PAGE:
Bully Hill House

Bully Hill House

Studio MM, pllc
North Branch, New York, USA | View Map
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Private Houses
© Brad Feinknopf

Bully Hill House

Studio MM, pllc as Architects

Behind a Corten façade, a thoughtfully-proportioned one bedroom residence focuses on art and family.

In North Branch, New York, an idyllic expanse of farmland proved to be an immediate fit for a couple as they looked to downsize and move into the next phase of their life. Intimately connected to the agrarian surroundings, the dwelling is a space to live simply while focusing on shared creative passions.

The site, a sprawling field backing up to woods on one side, ascends to highlight sweeping views of Bully Hill and distant mountains from the south-facing vantage point. After the steadily uphill approach, the site levels off, creating a natural place for the home to rest. The gentle undulation of the hillside protects the privacy of the residence, largely hiding it from view from the main road below, with only glimpses being revealed from the long and meandering driveway.

The home’s distinctive façade marries black-stained pine siding with Corten steel, a material both Studio MM and the clients were equally enthused about experimenting with for the first time. In 18-inch panels that wrap around the home, careful consideration was given to the alignment of the Corten with existing horizontal datums. By lining up the panels with the home’s perimeter and horizontal window edges, a clean and intentional aesthetic is achieved, while mindfully avoiding the added cost of cutting metal. Through exposure to the elements, the Corten will naturally oxidize, developing an organic rusted patina as it weathers over time.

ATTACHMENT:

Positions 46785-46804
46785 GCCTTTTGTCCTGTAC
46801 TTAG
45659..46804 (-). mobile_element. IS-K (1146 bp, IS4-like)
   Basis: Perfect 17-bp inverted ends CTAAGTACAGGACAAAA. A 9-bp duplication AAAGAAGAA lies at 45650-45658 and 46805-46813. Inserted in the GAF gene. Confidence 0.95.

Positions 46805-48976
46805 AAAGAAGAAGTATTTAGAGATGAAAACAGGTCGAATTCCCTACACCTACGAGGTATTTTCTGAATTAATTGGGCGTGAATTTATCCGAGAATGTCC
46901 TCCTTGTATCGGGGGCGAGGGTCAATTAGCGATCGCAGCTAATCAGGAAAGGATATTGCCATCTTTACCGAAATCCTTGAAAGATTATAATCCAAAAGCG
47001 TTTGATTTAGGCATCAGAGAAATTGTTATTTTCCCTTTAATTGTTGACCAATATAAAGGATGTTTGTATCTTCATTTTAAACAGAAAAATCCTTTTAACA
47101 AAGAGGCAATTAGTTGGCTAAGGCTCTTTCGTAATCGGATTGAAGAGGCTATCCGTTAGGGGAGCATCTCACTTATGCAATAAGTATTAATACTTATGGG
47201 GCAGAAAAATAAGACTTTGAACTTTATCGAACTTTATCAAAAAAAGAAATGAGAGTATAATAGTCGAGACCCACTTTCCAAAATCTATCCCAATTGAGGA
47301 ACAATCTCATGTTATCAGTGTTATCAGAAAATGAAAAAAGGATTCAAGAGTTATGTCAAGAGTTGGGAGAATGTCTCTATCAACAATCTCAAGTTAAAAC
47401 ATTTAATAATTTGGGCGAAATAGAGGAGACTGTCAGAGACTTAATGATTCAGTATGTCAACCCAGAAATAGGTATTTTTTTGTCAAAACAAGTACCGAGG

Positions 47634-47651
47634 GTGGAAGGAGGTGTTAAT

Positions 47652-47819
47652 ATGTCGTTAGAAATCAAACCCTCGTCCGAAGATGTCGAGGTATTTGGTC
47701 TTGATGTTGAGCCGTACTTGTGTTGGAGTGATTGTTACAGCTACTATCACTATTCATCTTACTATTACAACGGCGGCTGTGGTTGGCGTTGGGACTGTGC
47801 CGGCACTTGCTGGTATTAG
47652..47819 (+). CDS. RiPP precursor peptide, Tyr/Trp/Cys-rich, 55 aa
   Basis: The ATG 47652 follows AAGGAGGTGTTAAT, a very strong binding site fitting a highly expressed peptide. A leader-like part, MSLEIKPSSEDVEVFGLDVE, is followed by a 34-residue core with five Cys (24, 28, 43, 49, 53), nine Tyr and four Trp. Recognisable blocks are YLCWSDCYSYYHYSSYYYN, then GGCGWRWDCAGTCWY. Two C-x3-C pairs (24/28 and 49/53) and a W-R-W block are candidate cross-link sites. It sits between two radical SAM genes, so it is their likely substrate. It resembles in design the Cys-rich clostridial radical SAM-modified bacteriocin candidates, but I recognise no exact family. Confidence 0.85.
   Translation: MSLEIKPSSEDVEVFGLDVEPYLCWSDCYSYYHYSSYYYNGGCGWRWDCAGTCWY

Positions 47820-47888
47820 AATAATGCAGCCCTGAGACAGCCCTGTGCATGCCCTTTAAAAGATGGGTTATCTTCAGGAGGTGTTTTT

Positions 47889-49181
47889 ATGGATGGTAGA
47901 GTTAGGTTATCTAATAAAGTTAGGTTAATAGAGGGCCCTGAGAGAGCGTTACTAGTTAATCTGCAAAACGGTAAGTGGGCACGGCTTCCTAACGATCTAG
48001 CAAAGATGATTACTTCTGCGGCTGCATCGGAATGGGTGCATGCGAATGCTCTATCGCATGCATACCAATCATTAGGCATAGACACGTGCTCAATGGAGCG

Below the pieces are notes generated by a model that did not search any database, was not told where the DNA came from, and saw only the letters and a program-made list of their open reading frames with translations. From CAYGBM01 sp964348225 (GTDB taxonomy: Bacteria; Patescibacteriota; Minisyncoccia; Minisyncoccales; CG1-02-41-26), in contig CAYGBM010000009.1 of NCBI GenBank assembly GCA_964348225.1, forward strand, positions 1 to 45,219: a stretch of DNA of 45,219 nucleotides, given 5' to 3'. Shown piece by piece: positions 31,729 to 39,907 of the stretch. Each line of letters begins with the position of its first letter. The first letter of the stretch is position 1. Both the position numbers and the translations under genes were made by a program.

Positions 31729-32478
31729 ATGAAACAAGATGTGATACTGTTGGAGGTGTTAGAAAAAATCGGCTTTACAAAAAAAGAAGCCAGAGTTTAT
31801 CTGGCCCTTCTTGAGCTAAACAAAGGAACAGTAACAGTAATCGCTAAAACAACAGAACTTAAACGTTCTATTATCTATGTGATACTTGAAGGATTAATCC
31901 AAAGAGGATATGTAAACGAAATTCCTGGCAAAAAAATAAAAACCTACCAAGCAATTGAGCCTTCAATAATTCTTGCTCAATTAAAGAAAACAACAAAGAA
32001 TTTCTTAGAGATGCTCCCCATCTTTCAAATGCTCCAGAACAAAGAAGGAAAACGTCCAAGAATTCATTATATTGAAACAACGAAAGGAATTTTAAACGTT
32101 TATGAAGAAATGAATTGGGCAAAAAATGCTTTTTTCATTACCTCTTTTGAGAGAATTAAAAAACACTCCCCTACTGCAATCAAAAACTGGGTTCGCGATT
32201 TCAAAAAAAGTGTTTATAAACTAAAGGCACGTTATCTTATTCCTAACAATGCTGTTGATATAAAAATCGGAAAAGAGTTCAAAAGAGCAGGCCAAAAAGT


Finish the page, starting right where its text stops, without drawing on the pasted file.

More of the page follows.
Perched on the crest of the hill to take advantage of views, the home stretches horizontally to utilize the width of the land. The horizontal massing of the one-story home keeps the scale modest while setting up every room to have views. Passive techniques were incorporated to make the compact home as efficient as possible. Employing sun studies, the optimal overhang size was determined, striking a careful balance between shading the home in summer while still allowing sun to flood the space in winter. The home’s hilltop perch affords a consistent breeze, facilitating crucial cross ventilation in the absence of air conditioning. Air can flow freely from the large sliding doors on the south side through the operable windows on the north side, moderated by the degree the doors are kept open.

The home’s simple programming, pared back to one bedroom and an art studio, emphasizes the couple’s desire to eliminate excess and create a space for them. The studio, a flexible creative space, was prioritized to give the clients a dedicated area to focus on personal hobbies and interests, especially as they enjoy – or look towards – retirement. Whether photography, painting, yarn dyeing, knitting, crafting, or soap making, the couple embraces the studio space as a place for creative focus and enrichment. With the home sitting on active farmland, the clients cherish their connection with the local farming community. A love of cooking makes the kitchen a natural hub of the home – a place to gather with their tight-knit Italian family, make homemade bread and pasta on the marble island, or host neighbors and farmers for casual gatherings.

Respect for the land, and pride in their local community are central to the clients’ use of the space. When not working or creating from the studio, the home is a restorative haven to relax and simply appreciate the land and the view. As the fields change with the seasons from green flowing grass and wildflowers in spring, to golden hay in summer, to a mosaic of fall colors in autumn, the couple can peacefully reflect as they look forward to the next chapter of their lives.

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